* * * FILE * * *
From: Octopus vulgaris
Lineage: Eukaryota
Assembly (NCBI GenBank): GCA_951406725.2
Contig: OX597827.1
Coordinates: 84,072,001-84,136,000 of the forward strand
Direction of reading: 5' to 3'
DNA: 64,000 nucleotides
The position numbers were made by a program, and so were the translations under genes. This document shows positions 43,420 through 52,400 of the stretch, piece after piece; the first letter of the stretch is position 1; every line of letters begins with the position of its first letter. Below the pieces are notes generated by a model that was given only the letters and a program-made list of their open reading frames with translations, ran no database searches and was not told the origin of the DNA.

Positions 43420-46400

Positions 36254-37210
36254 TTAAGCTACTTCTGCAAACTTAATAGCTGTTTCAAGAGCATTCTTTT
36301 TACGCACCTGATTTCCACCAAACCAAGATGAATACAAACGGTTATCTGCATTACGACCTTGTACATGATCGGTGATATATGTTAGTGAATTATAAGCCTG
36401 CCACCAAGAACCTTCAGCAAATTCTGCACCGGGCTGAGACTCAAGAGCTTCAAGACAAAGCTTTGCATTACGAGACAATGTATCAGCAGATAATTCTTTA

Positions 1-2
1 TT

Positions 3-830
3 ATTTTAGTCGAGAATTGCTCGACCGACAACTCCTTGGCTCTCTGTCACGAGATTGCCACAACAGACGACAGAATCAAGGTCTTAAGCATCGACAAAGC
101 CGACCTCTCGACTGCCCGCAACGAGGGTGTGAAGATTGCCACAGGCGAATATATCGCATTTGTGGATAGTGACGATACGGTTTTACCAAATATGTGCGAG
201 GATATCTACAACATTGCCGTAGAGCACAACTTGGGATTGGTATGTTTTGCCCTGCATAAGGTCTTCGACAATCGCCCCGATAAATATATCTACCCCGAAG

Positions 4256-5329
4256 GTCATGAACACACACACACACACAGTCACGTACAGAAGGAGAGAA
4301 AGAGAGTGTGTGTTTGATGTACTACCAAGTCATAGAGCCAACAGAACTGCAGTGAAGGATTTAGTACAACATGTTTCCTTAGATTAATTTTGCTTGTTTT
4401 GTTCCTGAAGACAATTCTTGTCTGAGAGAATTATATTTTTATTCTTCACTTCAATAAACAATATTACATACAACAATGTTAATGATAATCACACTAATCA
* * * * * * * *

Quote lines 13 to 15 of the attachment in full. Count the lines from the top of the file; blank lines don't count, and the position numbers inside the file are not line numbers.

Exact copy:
36401 CCACCAAGAACCTTCAGCAAATTCTGCACCGGGCTGAGACTCAAGAGCTTCAAGACAAAGCTTTGCATTACGAGACAATGTATCAGCAGATAATTCTTTA

Positions 1-2
1 TT